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NY Times: A New Web Site Warns Small-Business Owners of Coming Regulations
A New Web Site Warns Small-Business Owners of Coming Regulations

Washington, Feb 1 -

A New Web Site Warns Small-Business Owners of Coming Regulations
By Robb Mandelbaum, The New York Times

Long concerned that small businesses are over-regulated by the federal government, Republicans in Congress have enlisted business owners to make that case directly to the rule makers.

On Thursday, the G.O.P.-led House Small Business Committee unveiled a Web site, “Small Biz Reg Watch,” that highlights rule-making initiatives undertaken across the federal government that could affect small businesses and provides links so that business owners can read and then comment on the proposals.

“Most small businesses don’t have lawyers or lobbyists who focus on regulatory compliance,” Representative Sam Graves, Republican of Missouri and chairman of the committee, said in a news release that announced the site. “Not all regulations are bad, but many can be unnecessarily burdensome, and it is important that small companies express their concerns before a rule is finalized.”

The Small Business Administration has reported [PDF] that complying with regulations is often more expensive for small companies than their larger competitors. “Any time you can increase awareness among small businesses it’s a good thing,” said Daniel Bosch, manager of regulatory affairs for the National Federation of Independent Business, a small-business lobbying group. Those owners probably will not have the time to comment in as much detail as those who watch regulations for a living, he said, but “they still want their voices to be heard, especially on a proposed regulation that’s going to directly affect their business.”

The Web site debuted with six new rules. Two are a result of the Affordable Care Act, including one related to the so-called employer mandate. Two others are from the Environmental Protection Agency. As comment periods for new rules open, the committee will notify business owners through e-mail and other social media tools, as well as at events legislators hold in their districts around the country. A spokesman for the committee, D.J. Jordan, said that it had gathered 210,000 e-mail address through another interactive Web page it maintains.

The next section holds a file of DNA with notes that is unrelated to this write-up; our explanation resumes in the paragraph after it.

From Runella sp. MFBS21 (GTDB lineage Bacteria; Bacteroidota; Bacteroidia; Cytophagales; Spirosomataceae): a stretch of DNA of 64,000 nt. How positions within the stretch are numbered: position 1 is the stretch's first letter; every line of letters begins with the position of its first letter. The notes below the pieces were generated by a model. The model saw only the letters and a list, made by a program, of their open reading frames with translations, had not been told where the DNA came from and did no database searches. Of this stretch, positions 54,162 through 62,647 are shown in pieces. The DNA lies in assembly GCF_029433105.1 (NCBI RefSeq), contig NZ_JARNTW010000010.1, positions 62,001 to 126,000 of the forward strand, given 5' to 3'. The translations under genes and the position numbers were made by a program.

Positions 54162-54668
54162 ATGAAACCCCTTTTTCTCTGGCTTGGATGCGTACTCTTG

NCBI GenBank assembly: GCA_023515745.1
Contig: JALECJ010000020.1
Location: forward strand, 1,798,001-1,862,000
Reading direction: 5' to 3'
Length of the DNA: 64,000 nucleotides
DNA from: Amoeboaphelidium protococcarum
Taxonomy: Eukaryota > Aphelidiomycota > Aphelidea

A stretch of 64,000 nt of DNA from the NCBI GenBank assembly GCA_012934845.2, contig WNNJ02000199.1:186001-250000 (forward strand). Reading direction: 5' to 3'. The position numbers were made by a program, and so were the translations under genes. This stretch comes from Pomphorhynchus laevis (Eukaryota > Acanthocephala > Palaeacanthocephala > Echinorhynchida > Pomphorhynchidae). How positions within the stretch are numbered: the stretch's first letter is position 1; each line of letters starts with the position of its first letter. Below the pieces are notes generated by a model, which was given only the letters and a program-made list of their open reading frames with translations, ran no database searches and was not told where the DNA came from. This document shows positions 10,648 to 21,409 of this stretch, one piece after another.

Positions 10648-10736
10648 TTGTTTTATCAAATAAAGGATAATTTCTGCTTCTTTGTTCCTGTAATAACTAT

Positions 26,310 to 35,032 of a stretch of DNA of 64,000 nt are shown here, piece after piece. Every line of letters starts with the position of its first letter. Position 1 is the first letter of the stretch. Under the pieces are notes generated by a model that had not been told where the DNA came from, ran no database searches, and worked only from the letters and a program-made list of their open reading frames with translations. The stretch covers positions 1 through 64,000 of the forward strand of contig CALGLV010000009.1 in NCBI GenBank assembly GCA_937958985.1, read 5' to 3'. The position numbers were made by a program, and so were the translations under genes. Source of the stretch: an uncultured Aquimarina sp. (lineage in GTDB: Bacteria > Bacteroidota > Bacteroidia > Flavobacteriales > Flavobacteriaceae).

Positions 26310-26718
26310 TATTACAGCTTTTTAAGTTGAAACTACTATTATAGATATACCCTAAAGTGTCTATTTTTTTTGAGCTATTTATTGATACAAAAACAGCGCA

Ines Mergel, a professor at Syracuse University who studies how Congress uses the Web and social media to connect with constituents, marveled at the new regulatory Web site. “It’s really remarkable that they’ve set this up and opened up the policy-making process,” she said. “Usually the decision-making process, and all the factors that lead to the final policy, are a black box for the public but also for everybody on the receiving end.” And normally when legislators use the Web or social media, she said, they are not genuinely interested in what their constituents think — “it’s all about me.”

“The question is going to be, how are small-business owners going to find this site,” said Leo Bottary, a vice president of Vistage International, a peer-advisory network for small-business chief executives. “My hope is that they have aggressive plans to make small-business owners aware that the site is available to them. I’ll certainly pass it on to my Vistage owners.

“I have no doubt that this will get used,” Mr. Bottary continued. “It’s much easier than writing a letter to your congressman.”

Like most Republicans, Representative Graves is skeptical of regulation — although Mr. Jordan was quick to point out in an e-mail, “We are not anti-regulation” — but the proposed rules are described in neutral language, and the committee makes no effort to draw attention to any particular part of a proposal or suggest how business owners should view it. “This initiative isn’t intended to manipulate the rule-making process by encouraging small businesses to mirror our viewpoint,” Mr. Jordan said. “We have an idea of how small businesses will view these regulations, and it most likely will be similar to our viewpoint. But sometimes not.”

Mr. Jordan said that the Small Business Committee has no political purpose in mind with the Web site. But Sarah Binder, who watches Congress from her perch as a senior fellow at the Brookings Institution, said the site could help the committee advance its agenda. “It’s very easy to block things in Congress, but it’s much harder to get things done,” she said. The site, she added, “builds and documents a constituency for what the committee wants to do. It makes it more salient for people who might be affected. And they can contact their own members and encourage them to follow up and support whatever comes out of this committee.”